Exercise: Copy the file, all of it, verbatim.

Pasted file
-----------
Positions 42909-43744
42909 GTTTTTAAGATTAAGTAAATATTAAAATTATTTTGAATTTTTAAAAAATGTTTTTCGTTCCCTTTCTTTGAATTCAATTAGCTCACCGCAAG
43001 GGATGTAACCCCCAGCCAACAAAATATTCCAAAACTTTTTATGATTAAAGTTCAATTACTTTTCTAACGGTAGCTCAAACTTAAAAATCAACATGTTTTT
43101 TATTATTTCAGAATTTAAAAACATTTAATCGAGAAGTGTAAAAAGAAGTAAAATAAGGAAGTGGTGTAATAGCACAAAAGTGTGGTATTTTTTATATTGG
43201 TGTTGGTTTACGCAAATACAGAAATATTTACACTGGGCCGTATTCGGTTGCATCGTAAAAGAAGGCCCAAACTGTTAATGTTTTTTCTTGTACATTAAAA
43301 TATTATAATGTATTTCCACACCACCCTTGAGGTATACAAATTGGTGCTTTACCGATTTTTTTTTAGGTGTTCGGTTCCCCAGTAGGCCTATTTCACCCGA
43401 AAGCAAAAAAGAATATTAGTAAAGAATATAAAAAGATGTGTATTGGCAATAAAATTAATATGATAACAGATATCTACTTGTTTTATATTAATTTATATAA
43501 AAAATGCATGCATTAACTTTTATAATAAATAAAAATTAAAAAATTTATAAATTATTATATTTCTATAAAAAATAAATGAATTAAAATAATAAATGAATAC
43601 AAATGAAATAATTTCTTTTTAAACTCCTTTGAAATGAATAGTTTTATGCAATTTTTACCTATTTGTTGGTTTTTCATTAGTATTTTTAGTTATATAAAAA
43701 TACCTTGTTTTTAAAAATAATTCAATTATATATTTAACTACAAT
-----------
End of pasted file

Positions 42909-43744
42909 GTTTTTAAGATTAAGTAAATATTAAAATTATTTTGAATTTTTAAAAAATGTTTTTCGTTCCCTTTCTTTGAATTCAATTAGCTCACCGCAAG
43001 GGATGTAACCCCCAGCCAACAAAATATTCCAAAACTTTTTATGATTAAAGTTCAATTACTTTTCTAACGGTAGCTCAAACTTAAAAATCAACATGTTTTT
43101 TATTATTTCAGAATTTAAAAACATTTAATCGAGAAGTGTAAAAAGAAGTAAAATAAGGAAGTGGTGTAATAGCACAAAAGTGTGGTATTTTTTATATTGG
43201 TGTTGGTTTACGCAAATACAGAAATATTTACACTGGGCCGTATTCGGTTGCATCGTAAAAGAAGGCCCAAACTGTTAATGTTTTTTCTTGTACATTAAAA
43301 TATTATAATGTATTTCCACACCACCCTTGAGGTATACAAATTGGTGCTTTACCGATTTTTTTTTAGGTGTTCGGTTCCCCAGTAGGCCTATTTCACCCGA
43401 AAGCAAAAAAGAATATTAGTAAAGAATATAAAAAGATGTGTATTGGCAATAAAATTAATATGATAACAGATATCTACTTGTTTTATATTAATTTATATAA
43501 AAAATGCATGCATTAACTTTTATAATAAATAAAAATTAAAAAATTTATAAATTATTATATTTCTATAAAAAATAAATGAATTAAAATAATAAATGAATAC
43601 AAATGAAATAATTTCTTTTTAAACTCCTTTGAAATGAATAGTTTTATGCAATTTTTACCTATTTGTTGGTTTTTCATTAGTATTTTTAGTTATATAAAAA
43701 TACCTTGTTTTTAAAAATAATTCAATTATATATTTAACTACAAT